Nachiketa Desai

| @ | September 16,2019

[dropcap]M[/dropcap]AHATMA Gandhi had expressed the desire to be born in his next birth to Harijan parents as a girl to personally suffer their life of injustice, indignation and exploitation at the hands of caste Hindus. If his desire were fulfilled, he would have found the conditions of Dalits in his home state of Gujarat even more oppressive than in the last century.

In the last 23 years as many as 524 people belonging to the Dalit community were killed by upper caste Hindus in the state. In the same period, 1,133 Dalit women were raped and over 2,100 people of the community grievously injured. In all over 38,600 cases of serious crimes against Dalits were registered during the period.

Gandhiji’s desire to be born into a Harijan family as a girl is understandable. From his childhood and throughout his life, Gandhiji opposed the scourge of untouchability that has plagued the Hindu society. He had defied even his mother’s stern warning against touching the scavenger who used to clean their toilet, even though the family of orthodox Vaishnavs scrupulously practiced untouchability like any other upper caste of Hindu society.

Gandhiji saw untouchability as the greatest stigma on the Hindu religion. He even challenged scholars of Sanskrit scriptures to show him if any of the Vedas and Puranas had advocated untouchability. “I would reject these Vedas and Puranas if any of them supported untouchability,” he said.

The Mahatma believed that members of the upper castes must do penance for their and their ancestors’ sins by doing the work of scavenging, disposing off carcasses of cows, work in tanneries and clean latrines. For the removal of untouchability, Gandhiji encouraged inter-caste marriages and declared he would attend only those marriage ceremonies in which either the groom or the bride was a Harijan while the spouse was from the upper caste.

He named his journals, Harijan (English), Harijan Bandhu (Hindi) and Harijan Sevak (Gujarati). As the editor of Harijan, Gandhiji’s secretary Mahadev Desai would lead the batch of volunteers from the Sewagram Ashram to clean the night soils of nearby village Segaon every day. Wrote Pyarelal, who succeeded Desai as Gandhiji’s secretary after the latter’s death about the editor of the weekly Harijan:

“Those who saw him (Mahadevbhai)  issue forth at the head of the bucket-and-broom brigade from Maganwadi, day after day and week after week, in the midst of heavy pressure of work, could understand his passionate advocacy of the cause of Harijans and village uplift in Gandhiji’s weeklies. Not only did it enable him to present Gandhiji’s ideas on these subjects with force and conviction through this writings, but his personal example fired workers with a passion for these branches of Gandhiji’s activities.”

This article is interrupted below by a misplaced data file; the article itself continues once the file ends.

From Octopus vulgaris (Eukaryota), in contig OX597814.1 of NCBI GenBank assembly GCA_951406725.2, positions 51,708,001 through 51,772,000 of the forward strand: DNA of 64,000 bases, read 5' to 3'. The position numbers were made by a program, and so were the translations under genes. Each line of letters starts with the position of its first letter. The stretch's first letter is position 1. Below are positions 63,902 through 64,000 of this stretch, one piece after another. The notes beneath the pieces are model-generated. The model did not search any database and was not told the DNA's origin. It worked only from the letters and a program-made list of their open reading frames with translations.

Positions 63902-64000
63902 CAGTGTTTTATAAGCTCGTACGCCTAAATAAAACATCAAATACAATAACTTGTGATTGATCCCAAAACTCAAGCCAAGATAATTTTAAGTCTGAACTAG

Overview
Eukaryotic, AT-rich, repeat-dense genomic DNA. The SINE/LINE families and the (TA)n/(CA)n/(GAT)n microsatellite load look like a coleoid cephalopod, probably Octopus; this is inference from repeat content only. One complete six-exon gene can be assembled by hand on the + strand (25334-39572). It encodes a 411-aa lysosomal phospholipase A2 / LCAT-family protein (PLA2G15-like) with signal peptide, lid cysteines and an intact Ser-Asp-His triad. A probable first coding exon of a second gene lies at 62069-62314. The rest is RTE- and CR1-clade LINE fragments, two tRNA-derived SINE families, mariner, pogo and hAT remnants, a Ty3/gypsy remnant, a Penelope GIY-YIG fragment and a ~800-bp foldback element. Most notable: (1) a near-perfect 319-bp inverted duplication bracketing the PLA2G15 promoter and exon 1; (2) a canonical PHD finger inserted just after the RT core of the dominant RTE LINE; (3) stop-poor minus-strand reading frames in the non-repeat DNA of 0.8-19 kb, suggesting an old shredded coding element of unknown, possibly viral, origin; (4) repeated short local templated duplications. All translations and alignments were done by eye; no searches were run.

Gandhiji’s undertook ‘Harijan Yatra’ all across the country for one full year (1933-34) after his release from jail during which he campaigned for the free entry of Harijans into Hindu temples. The first to respond was his industrialist devotee Jamnalal Bajaj who opened the doors of the temple in Wardha for the Harijans.

It was because of Gandhiji’s campaign in Kerala that the Maharaja of Travancore State issued a declaration allowing free entry of Dalits into temples. Earlier, Gandhiji had extended full support to the Satyagraha movement in Vykom, Kerala, against the restrictions on the movement of Dalits on public roads leading to temples.

Even though there were differences between Gandhiji and Dr B R Ambedkar on several issues, it was Gandhiji who insisted with Pandit Jawaharlal Nehru to include Dr Ambedkar in his cabinet. “But Dr Ambedkar has always been opposed to the Congress. How can I make him a minister? Pandit Nehru asked. “You want to form the cabinet of the Congress or of the nation?” quipped Gandhiji. And, Dr Ambedkar was included in the first cabinet of Nehru as the Union law minister.

Again, it was Gandhiji who insisted that Dr Ambedkar  be made a member of the committee to advise the government on the framing of the Constitution and later as the chairman of the drafting committee of the Constituent Assembly of India.

The main point of difference between Dr Ambedkar and Gandhiji was regarding means and ways for the removable of untouchability. While Dr Ambedkar believed that injustice on Harijans can be removed only if backed by the law and the Constitution, Gandhiji a good law alone cannot solve the problem until there is a strong public opinion in its support. Gandhiji, hence, believed in creating public awareness against the evil of untouchability.

Today, though the Constitution and the law makes practice of untouchability and discrimination against the Dalits a punishable offence, in practice crime against them continues.

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